The Remote-Handled Transuranic Waste (RH-TRU) Program repackages and ships RH-TRU waste to the Waste Isolation Pilot Plant (WIPP) in Carlsbad, New Mexico. The Idaho Cleanup Project made the first shipment of RH-TRU from Idaho to WIPP on January 23, 2007; to date, the ICP has completed a total of 260 shipments of RH-TRU. The Idaho Settlement Agreement requires the removal of all legacy TRU waste from Idaho by December 31, 2018. To assure compliance with this milestone, beginning in 2013, the ICP will become the major shipper of RH-TRU to WIPP for the DOE complex. Approximately 400 additional shipments of RH-TRU are planned to be sent to WIPP from Idaho through 2018. These shipments will include waste which was generated by both the Naval Nuclear Propulsion Program and the Department of Energy’s Office of Nuclear Energy.

Since the 1950s, the Department of Energy has used the RWMC to manage, store, and dispose of radioactive waste generated by national defense and research programs.

The Subsurface Disposal Area (SDA) is a 97-acre radioactive waste landfill that is the major focus for remedial decisions at the RWMC. Approximately 35 of the 97 acres contain waste from historical operations, including weapons production and reactor research. This waste includes radioactive elements, organic solvents, acids, nitrates, and metals. Organic solvents are now found in the aquifer beneath the SDA. Most of the waste that would be considered transuranic by today’s standards was received from the Rocky Flats Plant in Colorado prior to 1970 and buried at the SDA. Disposal of transuranic waste was discontinued in 1970 in favor of retrievable storage.

In July of 2008 DOE resolved the 1995 Idaho Settlement Agreement buried waste litigation with the state of Idaho, and concurrently signed a CERCLA Record of Decision in September 2008 that included remediation of targeted waste buried in the SDA.

The Accelerated Retrieval Project (ARP), located at the Subsurface Disposal Area, identifies, exhumes, and prepares targeted waste for characterization and shipment out of Idaho to the Waste Isolation Pilot Plant in New Mexico. The Idaho Site’s ability to exhume buried waste from the SDA was first demonstrated in 2004. Non-time critical removal actions to retrieve buried waste began in 2005, and are currently ongoing. To date, buried waste exhumations have occurred in six retrieval areas, with the exhumations currently on going in the seventh area. The eighth retrieval enclosure is currently under construction (ARP-VIII). A total of nine retrieval enclosures will be constructed and operated to remove targeted waste from the SDA.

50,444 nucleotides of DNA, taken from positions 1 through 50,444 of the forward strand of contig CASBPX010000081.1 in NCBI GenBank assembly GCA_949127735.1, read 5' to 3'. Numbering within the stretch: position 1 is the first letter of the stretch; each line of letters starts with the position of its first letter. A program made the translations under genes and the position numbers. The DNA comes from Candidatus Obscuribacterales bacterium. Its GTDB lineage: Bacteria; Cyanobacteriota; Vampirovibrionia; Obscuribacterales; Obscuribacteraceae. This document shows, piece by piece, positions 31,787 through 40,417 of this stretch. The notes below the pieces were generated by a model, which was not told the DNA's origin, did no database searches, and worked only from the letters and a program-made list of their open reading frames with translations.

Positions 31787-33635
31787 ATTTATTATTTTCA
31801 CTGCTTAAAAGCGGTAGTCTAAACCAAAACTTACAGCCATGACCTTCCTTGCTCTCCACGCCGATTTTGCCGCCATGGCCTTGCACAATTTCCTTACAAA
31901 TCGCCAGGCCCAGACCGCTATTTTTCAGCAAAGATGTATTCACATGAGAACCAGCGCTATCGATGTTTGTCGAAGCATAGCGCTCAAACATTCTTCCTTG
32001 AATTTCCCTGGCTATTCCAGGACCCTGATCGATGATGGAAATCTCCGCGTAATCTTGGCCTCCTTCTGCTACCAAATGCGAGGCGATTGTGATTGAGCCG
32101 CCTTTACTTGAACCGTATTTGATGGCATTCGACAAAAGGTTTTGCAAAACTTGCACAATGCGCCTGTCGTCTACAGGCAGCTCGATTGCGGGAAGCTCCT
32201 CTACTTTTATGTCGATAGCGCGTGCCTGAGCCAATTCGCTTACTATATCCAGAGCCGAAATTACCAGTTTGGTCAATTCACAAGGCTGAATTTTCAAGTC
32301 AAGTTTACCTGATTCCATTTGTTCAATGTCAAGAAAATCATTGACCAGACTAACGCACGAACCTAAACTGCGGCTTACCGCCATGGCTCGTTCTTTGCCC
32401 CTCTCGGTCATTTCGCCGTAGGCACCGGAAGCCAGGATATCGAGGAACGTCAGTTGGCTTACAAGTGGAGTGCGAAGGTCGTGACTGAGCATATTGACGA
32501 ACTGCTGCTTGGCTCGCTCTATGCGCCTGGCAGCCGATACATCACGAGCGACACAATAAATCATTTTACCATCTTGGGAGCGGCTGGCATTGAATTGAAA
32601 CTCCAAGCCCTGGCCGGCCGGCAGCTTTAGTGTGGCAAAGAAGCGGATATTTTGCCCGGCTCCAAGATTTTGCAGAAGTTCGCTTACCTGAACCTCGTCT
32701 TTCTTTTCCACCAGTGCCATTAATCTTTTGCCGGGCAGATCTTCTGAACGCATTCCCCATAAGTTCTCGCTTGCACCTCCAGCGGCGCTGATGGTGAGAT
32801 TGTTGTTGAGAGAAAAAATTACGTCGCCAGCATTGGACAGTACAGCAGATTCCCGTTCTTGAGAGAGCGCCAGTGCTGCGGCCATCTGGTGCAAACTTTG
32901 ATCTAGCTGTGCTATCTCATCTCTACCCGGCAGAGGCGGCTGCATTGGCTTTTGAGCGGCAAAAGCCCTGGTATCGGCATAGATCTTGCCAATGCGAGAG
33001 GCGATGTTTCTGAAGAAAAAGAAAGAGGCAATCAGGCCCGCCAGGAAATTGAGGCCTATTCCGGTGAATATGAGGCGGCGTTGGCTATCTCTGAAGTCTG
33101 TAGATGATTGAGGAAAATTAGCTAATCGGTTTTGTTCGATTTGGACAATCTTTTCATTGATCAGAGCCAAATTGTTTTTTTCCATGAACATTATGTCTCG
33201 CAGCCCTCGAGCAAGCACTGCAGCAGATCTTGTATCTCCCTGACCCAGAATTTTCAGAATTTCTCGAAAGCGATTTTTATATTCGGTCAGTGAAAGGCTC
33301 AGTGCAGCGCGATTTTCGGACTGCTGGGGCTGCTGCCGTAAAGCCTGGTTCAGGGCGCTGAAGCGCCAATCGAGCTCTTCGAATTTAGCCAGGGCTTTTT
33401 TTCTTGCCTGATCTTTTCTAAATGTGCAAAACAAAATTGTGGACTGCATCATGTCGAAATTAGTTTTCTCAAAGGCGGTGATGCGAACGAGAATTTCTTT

The Advanced Mixed Waste Treatment Project, which is operated by the Idaho Treatment Group, involves the safe retrieval, characterization, treatment and packaging of transuranic waste for shipment out of Idaho to permanent disposal at the Waste Isolation Pilot Plant in New Mexico. The project was designed and constructed to meet the 1995 Idaho Settlement Agreement milestone to ship 65,000 cubic meters of transuranic waste out of Idaho by December 31, 2018.

The vast majority of the waste AMWTP processes resulted from the manufacture of nuclear components at Colorado’s Rocky Flats Plant. Shipped to Idaho in the 1970s and early 1980s for storage, the waste contains industrial debris such as rags, work clothing, machine parts and tools, as well as soil and sludge, and is contaminated with transuranic radioactive elements (primarily plutonium). Most of the waste is ‘mixed waste’ — contaminated with radioactive and non-radioactive hazardous chemicals such as oil and solvents.http://energy.gov/em/idaho-national-laboratory